SURFACTANT: A silicone surfactant which is commercially available from Air Products and Chemicals Inc. under the designation DC-5357.

CATALYST A: A tertiary amine catalyst which is commercially available from Rhein Chemie Corporation under the name Desmorapid PV.

CATALYST B: A strongly basic, amber-brown liquid having a characteristic amine odor which is commercially available from Air Products under the designation Polycat 41.

HCFC-141b: 1,1-dichloro-1-fluoroethane.

HFC-245fa: 1,1,1,3,3-pentafluoropropane.

HFC-356: 1,1,1,4,4,4-hexafluorobutane.

ISO: A modified polymethylene polyphenyl polyisocyanate prepolymer having an NCO group content of 29.5% which is commercially available from Bayer Corporation under the name Mondur E-577.

EXAMPLES 1-7

POLYOL, SURFACTANT, CATALYST A, WATER and blowing agent were combined in the amounts indicated in TABLE 1. This mixture was then combined with the amount of ISO indicated in TABLE 1 with stirring. The stirred mixture was then poured into a 10.5"10.5"2.5" cardboard box lined with a plastic bag where it was allowed to foam and set. The properties of the foam are reported in TABLE 1.

              TABLE 1______________________________________Mat'l/EX  1       2       3    4     5*   6     7______________________________________POLYOL 66.05   65.80   66.18                       66.24 66.30                                  66.05 66.05pbwDC5357 2.11    2.11    2.11 2.11  2.11 2.11  2.11pbwPV, pbw  1.26    1.26    1.26 1.26  1.26 1.26  1.26PC-41  0.63    0.63    0.63 0.63  0.63 0.63  0.63pbwWATER  0.70    0.70    0.70 0.70  0.70 0.70  0.70pbwHCFC-  27.25   25.50   28.12                       28.56 29.0 21.50 13.50141bpbwHFC-   2.00    4.00    1.00 0.50  --   8.00  16.00245fapbwISO.   122.4   122.4   122.4                       122.4 122.4                                  122.4 122.4pbw% HFC- 6.8%    13.6%   3.4% 1.7%  --   27.1% 54.2%245fa1Friability  slight  slight  slight                       slight                             slight                                  very  veryK-Factor  0.114   0.118   0.119                       0.120 0.122                                  0.122 0.124Btu-in./hr.ft2 F.Core   1.54    1.54    1.51 1.50  1.51 1.50  1.53Density(lbs/ft3)______________________________________ 1 based on sum of the weight of HCFC141b and HFC245fa *Comparative Example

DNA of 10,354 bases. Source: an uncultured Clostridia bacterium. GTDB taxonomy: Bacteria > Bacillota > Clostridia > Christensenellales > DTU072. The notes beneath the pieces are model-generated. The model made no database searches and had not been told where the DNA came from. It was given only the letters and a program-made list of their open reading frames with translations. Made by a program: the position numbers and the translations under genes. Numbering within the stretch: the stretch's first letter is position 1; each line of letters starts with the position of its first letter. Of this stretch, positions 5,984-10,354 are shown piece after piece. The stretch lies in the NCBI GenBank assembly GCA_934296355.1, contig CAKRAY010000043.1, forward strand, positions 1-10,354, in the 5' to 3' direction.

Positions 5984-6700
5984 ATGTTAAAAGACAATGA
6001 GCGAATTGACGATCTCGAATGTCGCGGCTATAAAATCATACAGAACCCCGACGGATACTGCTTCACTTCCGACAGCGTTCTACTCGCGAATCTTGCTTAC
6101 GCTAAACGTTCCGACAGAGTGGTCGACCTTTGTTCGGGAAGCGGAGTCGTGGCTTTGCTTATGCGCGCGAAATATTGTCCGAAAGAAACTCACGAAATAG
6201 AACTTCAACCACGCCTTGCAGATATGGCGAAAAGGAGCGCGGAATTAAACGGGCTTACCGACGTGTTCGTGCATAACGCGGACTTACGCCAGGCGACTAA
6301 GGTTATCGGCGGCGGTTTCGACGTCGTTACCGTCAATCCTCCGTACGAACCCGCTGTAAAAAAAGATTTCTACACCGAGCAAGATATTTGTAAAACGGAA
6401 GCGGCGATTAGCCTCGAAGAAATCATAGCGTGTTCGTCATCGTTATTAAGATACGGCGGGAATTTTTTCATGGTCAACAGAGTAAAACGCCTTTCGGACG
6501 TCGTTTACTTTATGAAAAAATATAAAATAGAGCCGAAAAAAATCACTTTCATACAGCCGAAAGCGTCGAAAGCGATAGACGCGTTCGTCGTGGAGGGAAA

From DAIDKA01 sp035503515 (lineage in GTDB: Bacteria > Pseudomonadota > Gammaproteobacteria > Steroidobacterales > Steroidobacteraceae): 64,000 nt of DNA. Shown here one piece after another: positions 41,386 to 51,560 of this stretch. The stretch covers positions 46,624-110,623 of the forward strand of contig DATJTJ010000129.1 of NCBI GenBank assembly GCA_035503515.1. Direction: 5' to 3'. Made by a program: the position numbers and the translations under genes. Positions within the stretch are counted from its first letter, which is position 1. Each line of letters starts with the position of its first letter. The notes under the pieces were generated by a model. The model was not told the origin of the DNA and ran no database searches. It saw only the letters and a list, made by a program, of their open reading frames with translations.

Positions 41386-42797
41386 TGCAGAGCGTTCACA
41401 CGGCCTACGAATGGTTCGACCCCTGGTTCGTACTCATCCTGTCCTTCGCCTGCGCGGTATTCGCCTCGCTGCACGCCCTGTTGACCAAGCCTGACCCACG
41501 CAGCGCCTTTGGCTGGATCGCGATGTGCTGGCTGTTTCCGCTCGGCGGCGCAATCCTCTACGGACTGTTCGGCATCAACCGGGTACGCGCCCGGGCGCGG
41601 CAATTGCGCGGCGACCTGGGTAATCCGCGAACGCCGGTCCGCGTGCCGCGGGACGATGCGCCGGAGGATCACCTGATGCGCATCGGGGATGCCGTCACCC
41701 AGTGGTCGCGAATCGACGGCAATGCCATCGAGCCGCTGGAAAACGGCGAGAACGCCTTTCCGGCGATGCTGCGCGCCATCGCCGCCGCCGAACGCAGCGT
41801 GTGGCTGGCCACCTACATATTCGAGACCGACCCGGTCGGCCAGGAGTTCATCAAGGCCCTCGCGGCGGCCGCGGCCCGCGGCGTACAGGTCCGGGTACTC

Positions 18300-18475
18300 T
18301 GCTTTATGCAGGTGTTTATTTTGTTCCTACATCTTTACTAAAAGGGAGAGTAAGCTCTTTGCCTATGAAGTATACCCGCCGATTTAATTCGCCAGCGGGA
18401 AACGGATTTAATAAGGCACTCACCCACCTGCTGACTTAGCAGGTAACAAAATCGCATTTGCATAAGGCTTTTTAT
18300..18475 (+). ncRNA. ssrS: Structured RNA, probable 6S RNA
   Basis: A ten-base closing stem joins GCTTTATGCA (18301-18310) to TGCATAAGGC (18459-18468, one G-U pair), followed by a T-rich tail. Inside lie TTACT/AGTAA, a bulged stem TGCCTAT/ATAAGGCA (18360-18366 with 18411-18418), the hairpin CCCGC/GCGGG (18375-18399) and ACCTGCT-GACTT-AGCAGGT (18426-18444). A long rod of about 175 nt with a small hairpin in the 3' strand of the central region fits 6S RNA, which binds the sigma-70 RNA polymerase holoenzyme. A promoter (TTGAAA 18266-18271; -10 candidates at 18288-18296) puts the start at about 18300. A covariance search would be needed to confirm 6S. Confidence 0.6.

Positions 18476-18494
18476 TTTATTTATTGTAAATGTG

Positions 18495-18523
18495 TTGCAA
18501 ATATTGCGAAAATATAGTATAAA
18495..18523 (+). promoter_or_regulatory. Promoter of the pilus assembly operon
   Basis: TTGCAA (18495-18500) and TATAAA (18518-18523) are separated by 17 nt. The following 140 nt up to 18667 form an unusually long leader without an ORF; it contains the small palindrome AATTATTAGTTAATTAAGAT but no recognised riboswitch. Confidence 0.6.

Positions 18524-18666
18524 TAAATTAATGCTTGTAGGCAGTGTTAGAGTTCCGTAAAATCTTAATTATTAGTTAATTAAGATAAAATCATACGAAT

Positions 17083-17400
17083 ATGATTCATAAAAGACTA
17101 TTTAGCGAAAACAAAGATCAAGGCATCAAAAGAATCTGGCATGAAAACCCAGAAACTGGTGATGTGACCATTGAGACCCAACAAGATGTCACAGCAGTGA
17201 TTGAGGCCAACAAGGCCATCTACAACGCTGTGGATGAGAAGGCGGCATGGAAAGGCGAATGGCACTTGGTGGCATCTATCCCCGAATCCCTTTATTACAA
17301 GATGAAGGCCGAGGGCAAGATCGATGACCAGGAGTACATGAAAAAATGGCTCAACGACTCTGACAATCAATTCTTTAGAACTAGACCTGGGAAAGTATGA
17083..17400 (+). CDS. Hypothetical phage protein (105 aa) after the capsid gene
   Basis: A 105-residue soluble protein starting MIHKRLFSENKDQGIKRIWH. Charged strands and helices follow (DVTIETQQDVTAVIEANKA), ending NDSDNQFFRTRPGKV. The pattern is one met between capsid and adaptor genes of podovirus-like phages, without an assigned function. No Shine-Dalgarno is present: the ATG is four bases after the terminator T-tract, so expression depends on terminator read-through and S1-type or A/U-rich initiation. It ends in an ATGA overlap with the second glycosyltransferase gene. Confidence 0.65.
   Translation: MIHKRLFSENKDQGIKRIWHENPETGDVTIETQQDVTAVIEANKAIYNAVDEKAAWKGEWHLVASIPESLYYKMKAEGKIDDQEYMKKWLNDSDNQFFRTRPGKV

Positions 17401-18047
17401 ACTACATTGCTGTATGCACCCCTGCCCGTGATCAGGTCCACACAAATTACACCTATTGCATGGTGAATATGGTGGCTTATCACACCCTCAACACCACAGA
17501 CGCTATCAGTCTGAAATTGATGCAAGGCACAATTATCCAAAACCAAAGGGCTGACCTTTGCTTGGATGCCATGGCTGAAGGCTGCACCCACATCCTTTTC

EXAMPLES 8-9

POLYOL, SURFACTANT, CATALYST A, WATER and blowing agent were combined in the amounts indicated in TABLE 2. This mixture was then combined with the amount of ISO indicated in TABLE 2 with stirring. The stirred mixture was then poured into a 10.5"10.5"2.5" cardboard box lined with a plastic bag where it was allowed to foam and set. The properties of the foam are reported in TABLE 2.

              TABLE 2______________________________________MAT'L/EXAMPLE 8 (Comparative)                      9______________________________________POLYOL, pbw   66.30        65.71DC5357, pbw   2.11         2.11PV, pbw       1.26         1.26PC-41, pbw    0.63         0.63WATER, pbw    0.70         0.70HCFC-141b, pbw         29.00        27.59HFC-356, pbw  --           2.00ISO, pbw      122.40       122.40% HFC-3562         0            6.7%Friability    slight to moderate                      slight to moderateK-Factor      0.119        0.117(Btu-in./hr.ft.2 F.)Core Density  1.54         1.56(lbs./ft.3)______________________________________ 2 based on the sum of the weight HCFC141b and HFC356

Although the invention has been described in detail in the foregoing for the purpose of illustration, it is to be understood that such detail is solely for that purpose and that variations can be made therein by those skilled in the art without departing from the spirit and scope of the invention except as it may be limited by the claims.

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Referenced by
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Classifications
U.S. Classification521/114, 264/DIG.5, 521/131
International ClassificationC08J9/14, C08G18/40
Cooperative ClassificationY10S521/91, Y10S264/05, C08J9/146, C08G2101/005, C08J9/144, C08J2205/10, C08G2101/0025, C08G2101/0083, C08J2375/04, C08G18/4018
European ClassificationC08J9/14H2F, C08G18/40A2, C08J9/14H2